Philip Bowkley, managing director at Barclays, looks at the ongoing evolution of banking services and how they can add value to asset management businesses.
The asset management industry is in the midst of a fundamental period of re-shaping. It faces a sustained period of regulatory modification, changes in investor attitudes and significant shifts in geographical demand for products from the more mature US and European markets to new frontiers, including Latin America, Asia and Africa.
When confronted with such a diverse range of environmental challenges and uncertainty, like many other sectors and industries, focus tends to be on reacting to rather than engineering opportunities.
Specific evidence is illustrated by the pervasive view that change agendas and investment spend/resources are 80% to 90% allocated to crucial projects such as Retail Distribution Review (RDR), Foreign Account Tax Compliance Act (Fatca) and Key Investor Information Document (Kiid). Such is the enormity of spend and regulatory change that most information technology budgets are “locked down” until 2013 and beyond, thus just maintaining BAU. This represents a significant challenge at a time when there is margin compression and a demand for differentiation of service.
When faced with these challenges, a service such as corporate banking is seen as peripheral, with asset managers often leaving decisions to their chosen third-party administration provider. To some extent, the banks giving these services unwittingly encourage this by providing solutions that lack innovation and transparency. However, this is changing: there is greater value banks can give in helping respond to the “must-do” challenges faced today.
There are a number of ways modern payment solutions can improve straight-through processing (STP), reducing total expense ratios (TER) and the level of information for reporting and reconciliation. For example, Swift, Faster Payments, Single Euro Payments Area (Sepa), controlled funds cash settlement solutions, card acquiring and new e-commerce solutions which can replace traditional paper based payment methods.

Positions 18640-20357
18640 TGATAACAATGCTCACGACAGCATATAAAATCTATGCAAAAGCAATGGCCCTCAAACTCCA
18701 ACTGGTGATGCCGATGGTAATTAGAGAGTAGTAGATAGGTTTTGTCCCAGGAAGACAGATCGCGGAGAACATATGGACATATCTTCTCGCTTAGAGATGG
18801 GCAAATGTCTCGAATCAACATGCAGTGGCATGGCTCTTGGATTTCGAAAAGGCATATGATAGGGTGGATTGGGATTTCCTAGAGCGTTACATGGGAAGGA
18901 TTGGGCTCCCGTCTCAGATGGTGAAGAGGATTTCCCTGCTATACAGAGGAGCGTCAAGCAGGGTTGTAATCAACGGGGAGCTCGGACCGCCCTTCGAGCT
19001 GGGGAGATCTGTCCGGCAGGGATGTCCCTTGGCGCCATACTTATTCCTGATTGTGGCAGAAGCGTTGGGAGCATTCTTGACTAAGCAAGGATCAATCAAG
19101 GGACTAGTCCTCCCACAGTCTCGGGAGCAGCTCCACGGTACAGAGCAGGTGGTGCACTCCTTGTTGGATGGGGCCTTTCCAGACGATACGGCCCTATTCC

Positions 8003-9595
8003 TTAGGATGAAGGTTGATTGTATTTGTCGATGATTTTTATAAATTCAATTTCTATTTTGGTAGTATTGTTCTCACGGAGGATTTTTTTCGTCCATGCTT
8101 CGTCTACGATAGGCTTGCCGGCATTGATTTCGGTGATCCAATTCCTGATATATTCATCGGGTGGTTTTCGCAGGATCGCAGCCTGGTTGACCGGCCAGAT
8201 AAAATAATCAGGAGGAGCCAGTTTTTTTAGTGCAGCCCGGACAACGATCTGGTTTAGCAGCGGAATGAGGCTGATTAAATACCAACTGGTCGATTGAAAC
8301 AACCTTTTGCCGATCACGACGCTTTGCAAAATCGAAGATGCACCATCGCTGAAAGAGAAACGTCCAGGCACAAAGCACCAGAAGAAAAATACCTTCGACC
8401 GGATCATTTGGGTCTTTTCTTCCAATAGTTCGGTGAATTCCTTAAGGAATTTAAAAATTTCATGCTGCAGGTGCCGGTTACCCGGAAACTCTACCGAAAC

Foreign Exchange services have also evolved since the implementation of cross-currency FX subscriptions and redemptions, and share class hedging. In a world where STP, TER and “best execution” are the industry’s mantra, many solutions do not fully utilise the significant investment that banks have made in automation, transparency and interchangeable platforms. Asset managers need to ensure solutions evolve at the same pace as industry innovation to realise the full benefits on offer.
Areas of banking innovation and new product development such as mobile commerce, electronic wallets, loyalty cards and sophisticated fraud avoidance and detection, should feature high in discussions with corporate banking providers, due to the potential to reduce costs, complexity and fraud.
In an environment where resources are prioritised to regulatory projects, new technologies can encourage retail investors to allocate more of their wallet to savings and investments.
We are in a period of significant change and the asset management industry needs to become more innovative in evolving their target operating models to not just meet the “must-do” agenda but to reduce their TER and position themselves for growth.
Corporate banking services are evolving and play a valuable role in helping asset managers and transfer agents react effectively to the challenges faced. By maintaining dialogue and working closely together, both parties can realise the added value that innovative and relevant solutions can provide.
Philip Bowkley and his team in London and New York provide banking solutions to asset managers, private equity firms and transfer agencies
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